24 UNIT EIGHT: BUSINESS ORGANIZATIONS
initial public offering (IPO), Blackstone filed a registration statement with the SEC. At the time, Corporate Private
Equity’s investments included FGIC Corp. and Freescale Semiconductor, Inc. In the registration statement,
In Litwin v. Blackstone Group, LP, the U.S. Court of Appeals for the Second Circuit vacated and remanded.
The plaintiffs adequately pleaded that Blackstone omitted material information. The information concerned the extent
to which known events and trends could reasonably be expected to affect Blackstone’s investments and revenue. The
plaintiffs alleged that Blackstone should have disclosed this information. In particular, a reasonable investor would
want to know the expected effect on Corporate Private Equity’s future revenue.
Would the view of materiality asserted by the plaintiffs in this case require companies like Blackstone
to issue enormous collections of information for the scores of companies and other assets in which they
invest? Including all such information would obviously bury material information in a flood of unnecessary detail. In
fact, the securities laws prohibit this result and protect against by requiring that information must be material and
Blackstone raised more than $4.5 billion through the IPO. Blackstone officers received nearly all of
the net proceeds. If the company had disclosed the omitted information in its registration statement, how
might these results have been different? Informed investors would probably not have been willing to pay the same
price for shares of Blackstone’s stock as they paid without the omitted information. Thus, most likely, the amount of
capital raised through the IPO would have been less, and the proceeds that the Blackstone officers received would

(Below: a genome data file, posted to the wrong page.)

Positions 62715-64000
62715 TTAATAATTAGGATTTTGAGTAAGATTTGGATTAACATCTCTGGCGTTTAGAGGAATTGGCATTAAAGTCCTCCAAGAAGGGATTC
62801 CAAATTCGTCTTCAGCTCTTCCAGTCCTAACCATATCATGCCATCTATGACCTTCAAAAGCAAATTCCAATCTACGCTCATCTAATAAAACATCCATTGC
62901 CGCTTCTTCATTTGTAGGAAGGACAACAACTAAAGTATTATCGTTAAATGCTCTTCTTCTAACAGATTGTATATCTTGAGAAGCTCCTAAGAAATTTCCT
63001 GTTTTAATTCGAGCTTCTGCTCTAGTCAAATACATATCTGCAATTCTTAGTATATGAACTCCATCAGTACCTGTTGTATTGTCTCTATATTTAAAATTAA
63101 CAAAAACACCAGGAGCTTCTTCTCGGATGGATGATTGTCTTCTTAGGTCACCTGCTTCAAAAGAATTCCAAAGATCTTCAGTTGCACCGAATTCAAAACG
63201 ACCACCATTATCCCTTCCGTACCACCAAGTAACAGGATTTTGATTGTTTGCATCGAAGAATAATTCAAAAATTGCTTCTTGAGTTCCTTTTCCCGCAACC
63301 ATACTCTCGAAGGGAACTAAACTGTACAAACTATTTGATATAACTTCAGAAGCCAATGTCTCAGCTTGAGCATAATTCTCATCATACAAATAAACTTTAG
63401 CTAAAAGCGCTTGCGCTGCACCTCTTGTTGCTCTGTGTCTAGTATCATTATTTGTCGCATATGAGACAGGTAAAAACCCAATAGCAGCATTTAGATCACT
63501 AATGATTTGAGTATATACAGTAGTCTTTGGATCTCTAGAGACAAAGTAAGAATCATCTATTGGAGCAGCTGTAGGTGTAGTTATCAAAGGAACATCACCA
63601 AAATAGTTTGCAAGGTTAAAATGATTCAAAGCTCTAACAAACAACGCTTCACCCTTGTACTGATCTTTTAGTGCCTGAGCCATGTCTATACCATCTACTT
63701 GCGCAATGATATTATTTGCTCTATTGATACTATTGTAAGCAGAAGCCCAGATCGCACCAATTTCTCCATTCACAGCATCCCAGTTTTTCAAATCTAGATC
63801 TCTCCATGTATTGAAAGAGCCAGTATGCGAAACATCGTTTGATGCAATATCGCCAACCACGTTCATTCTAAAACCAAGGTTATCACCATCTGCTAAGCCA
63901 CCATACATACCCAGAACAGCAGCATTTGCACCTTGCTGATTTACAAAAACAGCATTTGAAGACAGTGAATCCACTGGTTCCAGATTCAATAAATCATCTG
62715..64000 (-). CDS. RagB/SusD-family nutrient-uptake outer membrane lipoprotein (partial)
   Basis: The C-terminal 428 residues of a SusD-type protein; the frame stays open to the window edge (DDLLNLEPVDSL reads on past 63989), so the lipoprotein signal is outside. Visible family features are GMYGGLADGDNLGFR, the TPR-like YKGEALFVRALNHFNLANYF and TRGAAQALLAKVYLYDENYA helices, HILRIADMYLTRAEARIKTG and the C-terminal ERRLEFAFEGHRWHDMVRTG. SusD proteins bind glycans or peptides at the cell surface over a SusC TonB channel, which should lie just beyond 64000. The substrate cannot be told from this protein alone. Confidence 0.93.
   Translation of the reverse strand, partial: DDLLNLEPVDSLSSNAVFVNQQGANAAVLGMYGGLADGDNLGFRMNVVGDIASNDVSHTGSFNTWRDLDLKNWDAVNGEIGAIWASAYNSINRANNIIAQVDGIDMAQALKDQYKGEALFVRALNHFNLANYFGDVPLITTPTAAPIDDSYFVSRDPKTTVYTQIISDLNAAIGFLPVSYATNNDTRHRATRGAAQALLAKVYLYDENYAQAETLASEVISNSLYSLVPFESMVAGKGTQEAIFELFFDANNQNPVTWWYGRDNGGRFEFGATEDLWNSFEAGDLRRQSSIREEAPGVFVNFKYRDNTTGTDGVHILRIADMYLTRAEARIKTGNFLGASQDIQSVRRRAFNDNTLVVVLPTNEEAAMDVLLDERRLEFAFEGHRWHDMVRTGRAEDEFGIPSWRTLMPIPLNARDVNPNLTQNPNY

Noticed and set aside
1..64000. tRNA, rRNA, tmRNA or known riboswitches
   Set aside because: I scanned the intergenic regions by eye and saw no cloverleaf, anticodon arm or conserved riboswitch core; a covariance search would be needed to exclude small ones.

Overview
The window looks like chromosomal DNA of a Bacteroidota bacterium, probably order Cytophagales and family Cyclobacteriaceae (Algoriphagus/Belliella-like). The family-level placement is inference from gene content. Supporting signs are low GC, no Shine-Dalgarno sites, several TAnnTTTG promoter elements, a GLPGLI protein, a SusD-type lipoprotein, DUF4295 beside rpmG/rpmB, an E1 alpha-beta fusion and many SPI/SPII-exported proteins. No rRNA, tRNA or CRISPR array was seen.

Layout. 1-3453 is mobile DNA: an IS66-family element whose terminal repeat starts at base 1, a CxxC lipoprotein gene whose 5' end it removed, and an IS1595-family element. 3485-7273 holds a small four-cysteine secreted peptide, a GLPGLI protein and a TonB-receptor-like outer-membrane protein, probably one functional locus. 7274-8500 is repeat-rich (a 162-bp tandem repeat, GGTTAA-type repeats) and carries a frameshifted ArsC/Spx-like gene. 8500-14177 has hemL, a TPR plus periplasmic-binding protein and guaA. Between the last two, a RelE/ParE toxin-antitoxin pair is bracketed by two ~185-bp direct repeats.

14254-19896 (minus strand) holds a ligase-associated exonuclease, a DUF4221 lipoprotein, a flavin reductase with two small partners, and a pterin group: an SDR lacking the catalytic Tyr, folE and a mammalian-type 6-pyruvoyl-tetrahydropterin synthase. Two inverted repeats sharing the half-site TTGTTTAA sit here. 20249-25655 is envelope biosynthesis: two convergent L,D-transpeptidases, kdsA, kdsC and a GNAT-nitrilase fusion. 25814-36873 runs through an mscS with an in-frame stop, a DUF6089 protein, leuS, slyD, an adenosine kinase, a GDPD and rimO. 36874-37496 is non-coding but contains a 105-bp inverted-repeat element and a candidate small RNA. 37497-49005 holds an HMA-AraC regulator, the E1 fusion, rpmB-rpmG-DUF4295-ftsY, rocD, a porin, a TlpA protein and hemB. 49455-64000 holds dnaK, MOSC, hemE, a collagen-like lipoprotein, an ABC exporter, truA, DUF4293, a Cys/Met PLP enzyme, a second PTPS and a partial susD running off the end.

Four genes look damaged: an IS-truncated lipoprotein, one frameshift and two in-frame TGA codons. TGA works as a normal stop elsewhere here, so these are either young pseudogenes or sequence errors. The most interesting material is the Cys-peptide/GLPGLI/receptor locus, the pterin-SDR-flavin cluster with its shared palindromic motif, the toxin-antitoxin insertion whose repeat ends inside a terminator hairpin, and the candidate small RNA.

have likewise been less.
Footnote 30: Between May 4 and June 22, 2009, Boeing Co. made announcements that implied its
Dreamliner, which had not yet flown, was on track for its “First Flight” (a significant milestone in the development of
new aircraft) scheduled for June 30. Meanwhile, however, the plane failed important stress tests—before and after
In United States v. Newton, the U.S Court of Appeals for the Seventh Circuit affirmed. Investors' allegations
that when the Dreamliner was announced to be on track, company executives knew about the likely postponement of
the flight, based on internal e-mails, were insufficient to establish scienter.
Corporate governance involves the rights and responsibilities among different corporate participants and
affects the relationship between a corporation and its shareholders. Effective corporate governance requires more
than simple compliance with the law. How did Newton’s conduct in the circumstances of this case impact the
corporate governance of RLAB? The bad acts of corporate officers and managers who attempt to advance their